Rabbi Ron Symons on July 6, 2020
I recently learned this moral and spiritual truth by reading it in See No Stranger, by Valarie Kaur, a civil rights activist and spiritual leader at the forefront of progressive change.
I continue to learn this truth along my journey of meeting others who are a part of me I do not yet know.
PART 1 – A Pastor, Imam and Rabbi:
For the past 6 months, I have been building relationships with Pastor Chris Griffin and Imam Kadir Gunduz. Our Center for Loving Kindness work is driven by our desire to redefine ‘neighbor’ as a moral concept. We can only do that by being in relationship with our neighbors. Chris and Kadir are our neighbors, we all live in Greater Pittsburgh. What is unique about our relationship is that we are in this intentional trio because Chris is an Evangelical Pastor, Kadir is a Muslim Imam and I am a Jewish Rabbi.
With thanks to the Multifaith Neighbors Network, guided nationally by Pastor Bob Roberts, Imam Mohammad Magid and Rabbi David Saperstein, we are beginning to realize how much we are a part of each other and how much more we have to learn about ourselves and each other. Imagine what it would be like if Evangelicals, Muslims and Jews in Greater Pittsburgh could find common ground in moral and spiritual conversations and actions. Imagine how our civic dialogue might become more civil if we considered each other a part of me I do not yet know.
The three of us, now a part of each other and learning more about each other, are organizing another 20 Pastors, Imams and Rabbis in Greater Pittsburgh to get to know each other through a summer long on-line cohort. As for us, we had a physically distanced lunch the other day outside of the Cathedral of Learning. More to come.
PART 2 – The UPstanders:
The urgency of now requires that we act on the moral pandemic of our day.
When the call came out for people of faith to gather in Oakland at an Interfaith Vigil for Black Lives, we embraced the invitation and promoted it far and wide. Standing in physically distanced ways with neighbors from all backgrounds, we humbly shared our posters “Neighbor is a moral concept” and “We stand with our neighbors” with anyone who asked.
We stand as allies and UPstanders at this time because the pandemic of racism impacts us all no matter our race, ethnicity, religion, national origin, economic status, education… Rabbi Abraham Joshua Heschel said it well in his eternally contemporary understanding, “…that morally speaking, there is no limit to the concern one must feel for the suffering of human beings, that indifference to evil is worse than evil itself, that in a free society, some are guilty, but all are responsible.” (“The Reasons for My Involvement in the Peace Movement,” 1972)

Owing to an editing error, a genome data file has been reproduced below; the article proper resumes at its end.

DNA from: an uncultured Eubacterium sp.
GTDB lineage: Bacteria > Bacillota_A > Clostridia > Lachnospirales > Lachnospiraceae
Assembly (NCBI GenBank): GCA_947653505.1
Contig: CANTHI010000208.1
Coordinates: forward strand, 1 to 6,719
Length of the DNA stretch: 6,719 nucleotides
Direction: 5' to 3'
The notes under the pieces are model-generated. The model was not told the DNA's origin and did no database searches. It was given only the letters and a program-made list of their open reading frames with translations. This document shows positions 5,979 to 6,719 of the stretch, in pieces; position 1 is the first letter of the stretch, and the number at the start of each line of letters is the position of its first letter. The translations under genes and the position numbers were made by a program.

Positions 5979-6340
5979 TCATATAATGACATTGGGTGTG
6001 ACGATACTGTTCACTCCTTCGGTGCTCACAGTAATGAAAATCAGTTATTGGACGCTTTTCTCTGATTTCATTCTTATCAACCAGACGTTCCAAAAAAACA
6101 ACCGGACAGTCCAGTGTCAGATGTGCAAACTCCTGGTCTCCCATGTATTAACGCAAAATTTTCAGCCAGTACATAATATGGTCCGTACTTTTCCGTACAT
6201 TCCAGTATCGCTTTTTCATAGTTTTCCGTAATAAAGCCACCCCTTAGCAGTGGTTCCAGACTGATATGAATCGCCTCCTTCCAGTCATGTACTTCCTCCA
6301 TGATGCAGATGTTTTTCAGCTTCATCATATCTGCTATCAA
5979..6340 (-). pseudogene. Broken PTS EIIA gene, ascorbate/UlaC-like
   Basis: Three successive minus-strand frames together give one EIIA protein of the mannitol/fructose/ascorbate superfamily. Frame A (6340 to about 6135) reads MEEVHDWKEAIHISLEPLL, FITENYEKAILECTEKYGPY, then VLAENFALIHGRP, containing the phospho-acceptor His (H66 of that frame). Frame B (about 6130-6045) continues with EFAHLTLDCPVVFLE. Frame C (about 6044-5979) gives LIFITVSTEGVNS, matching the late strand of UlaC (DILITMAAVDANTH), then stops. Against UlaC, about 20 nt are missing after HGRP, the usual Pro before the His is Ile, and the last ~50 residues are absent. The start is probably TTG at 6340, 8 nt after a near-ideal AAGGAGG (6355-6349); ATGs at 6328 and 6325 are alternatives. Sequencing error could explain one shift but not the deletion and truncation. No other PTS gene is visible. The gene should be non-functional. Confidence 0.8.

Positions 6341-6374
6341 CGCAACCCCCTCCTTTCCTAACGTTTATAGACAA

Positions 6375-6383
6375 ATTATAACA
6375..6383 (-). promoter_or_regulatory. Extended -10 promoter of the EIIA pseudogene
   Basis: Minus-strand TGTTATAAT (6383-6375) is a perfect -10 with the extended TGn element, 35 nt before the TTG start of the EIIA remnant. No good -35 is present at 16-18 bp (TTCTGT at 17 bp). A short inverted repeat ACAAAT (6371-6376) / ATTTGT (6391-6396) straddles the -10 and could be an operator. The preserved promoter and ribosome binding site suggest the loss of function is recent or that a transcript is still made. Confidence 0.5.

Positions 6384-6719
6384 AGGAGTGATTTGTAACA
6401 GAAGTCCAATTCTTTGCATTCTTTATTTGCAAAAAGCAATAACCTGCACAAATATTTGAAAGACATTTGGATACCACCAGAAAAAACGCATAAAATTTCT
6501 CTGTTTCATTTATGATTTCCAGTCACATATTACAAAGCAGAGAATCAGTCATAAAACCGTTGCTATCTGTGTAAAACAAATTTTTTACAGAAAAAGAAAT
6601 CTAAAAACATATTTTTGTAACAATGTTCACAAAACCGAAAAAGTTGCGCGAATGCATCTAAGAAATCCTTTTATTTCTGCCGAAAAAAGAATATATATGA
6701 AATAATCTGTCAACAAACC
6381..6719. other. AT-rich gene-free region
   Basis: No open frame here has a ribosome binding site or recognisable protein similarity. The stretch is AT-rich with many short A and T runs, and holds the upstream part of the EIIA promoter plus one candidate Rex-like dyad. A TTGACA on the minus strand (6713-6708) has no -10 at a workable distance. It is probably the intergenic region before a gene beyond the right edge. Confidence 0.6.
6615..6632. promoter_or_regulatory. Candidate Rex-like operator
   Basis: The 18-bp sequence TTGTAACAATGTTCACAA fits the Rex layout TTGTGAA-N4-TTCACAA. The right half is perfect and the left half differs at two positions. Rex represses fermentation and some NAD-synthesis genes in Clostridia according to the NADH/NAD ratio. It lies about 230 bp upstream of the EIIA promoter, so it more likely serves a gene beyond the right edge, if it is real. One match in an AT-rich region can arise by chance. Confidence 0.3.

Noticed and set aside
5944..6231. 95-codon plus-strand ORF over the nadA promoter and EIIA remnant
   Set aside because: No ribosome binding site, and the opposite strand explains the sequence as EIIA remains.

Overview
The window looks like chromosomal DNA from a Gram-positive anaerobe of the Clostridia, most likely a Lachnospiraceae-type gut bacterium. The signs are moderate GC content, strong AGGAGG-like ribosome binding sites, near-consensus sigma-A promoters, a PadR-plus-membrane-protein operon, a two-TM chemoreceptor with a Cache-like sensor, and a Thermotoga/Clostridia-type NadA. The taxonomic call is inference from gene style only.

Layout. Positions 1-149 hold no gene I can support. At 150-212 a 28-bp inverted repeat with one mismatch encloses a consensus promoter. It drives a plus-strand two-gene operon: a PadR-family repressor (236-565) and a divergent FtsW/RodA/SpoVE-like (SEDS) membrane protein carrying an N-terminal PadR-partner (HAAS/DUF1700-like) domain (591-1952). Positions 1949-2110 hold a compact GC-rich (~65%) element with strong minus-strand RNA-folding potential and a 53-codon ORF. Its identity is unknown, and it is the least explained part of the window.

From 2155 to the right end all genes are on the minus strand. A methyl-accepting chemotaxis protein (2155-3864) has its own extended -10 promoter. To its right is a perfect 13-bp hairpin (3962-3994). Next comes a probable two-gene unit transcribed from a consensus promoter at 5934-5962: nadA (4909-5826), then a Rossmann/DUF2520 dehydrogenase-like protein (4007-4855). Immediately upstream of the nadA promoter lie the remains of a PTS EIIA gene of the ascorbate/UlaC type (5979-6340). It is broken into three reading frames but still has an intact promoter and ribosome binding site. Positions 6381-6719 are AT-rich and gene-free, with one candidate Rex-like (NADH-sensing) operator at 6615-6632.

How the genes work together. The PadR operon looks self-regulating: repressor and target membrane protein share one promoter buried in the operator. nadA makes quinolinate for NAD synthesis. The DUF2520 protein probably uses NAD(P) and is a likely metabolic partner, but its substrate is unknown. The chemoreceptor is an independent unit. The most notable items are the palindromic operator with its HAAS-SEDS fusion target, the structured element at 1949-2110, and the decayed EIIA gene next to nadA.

Lining the streets of Oakland, talking with our neighbors, hearing the supportive honking of cars, public buses and construction vehicles as they passed, it became all the clearer to me that, “We can look upon the face of anyone or anything around us and say—as a moral declaration and a spiritual, cosmological, and biological fact:” You are a part of me I do not yet know.”
PART 3 – Valarie Kaur:
I spoke with Valarie Kaur, author of See No Stranger: A Memoir and Manifesto of Revolutionary Love and Founder of The Revolutionary Love Project.
Let me begin by stating the obvious. In the past 4 months, the only physical contact I have had with other people has been the embraces I have shared with my wife and children. These have been so meaningful to me. They meet a physical, spiritual and emotional need that sits deep down inside. Meeting Valarie through a Sofa Spirituality online interview with Rev. Liddy Barlow, I felt such a strong virtual embrace from her. “Ron and Liddy,” she said, “you are a part of me I do not yet know.” She taught us about the origin story of her Sikh faith and how it compels us to understand the Oneness that we all inhabit no matter our differences. She shared her sacred story in a way that brought out my sacred story. She modeled “You are a part of me I do not yet know” through her wonder in meeting us.
She taught us in that conversation and through her passionate work for spiritually infused social justice that we need to follow the instructions of the midwife: BREATHE and PUSH. And in pushing we will give birth to a new world. She asserts with all her being that the darkness we are in now is not the darkness of the tomb, but the darkness of the womb. She asks, “What if our America is not dead, but waiting to be born?”
‘Waiting to be born,’ and we, you and me, all of us, are the midwives who need to work together to get through the sweet labor before the new life emerges. We, you and me, all of us, are a part of me I do not yet know. Now is the time for a unique kind of self-discovery and wonder.
It is just that simple: You are a part of me I do not yet know.
We invite you to join us in learning from and with Valarie Kaur. Watch her video interview with Rev. Liddy Barlow and Rabbi Ron Symons and then register for a live conversation about that interview with other curious people on July 10 at 10 am or July 14 at 7 pm. We promise that you will learn something new about yourself through our conversation with each other.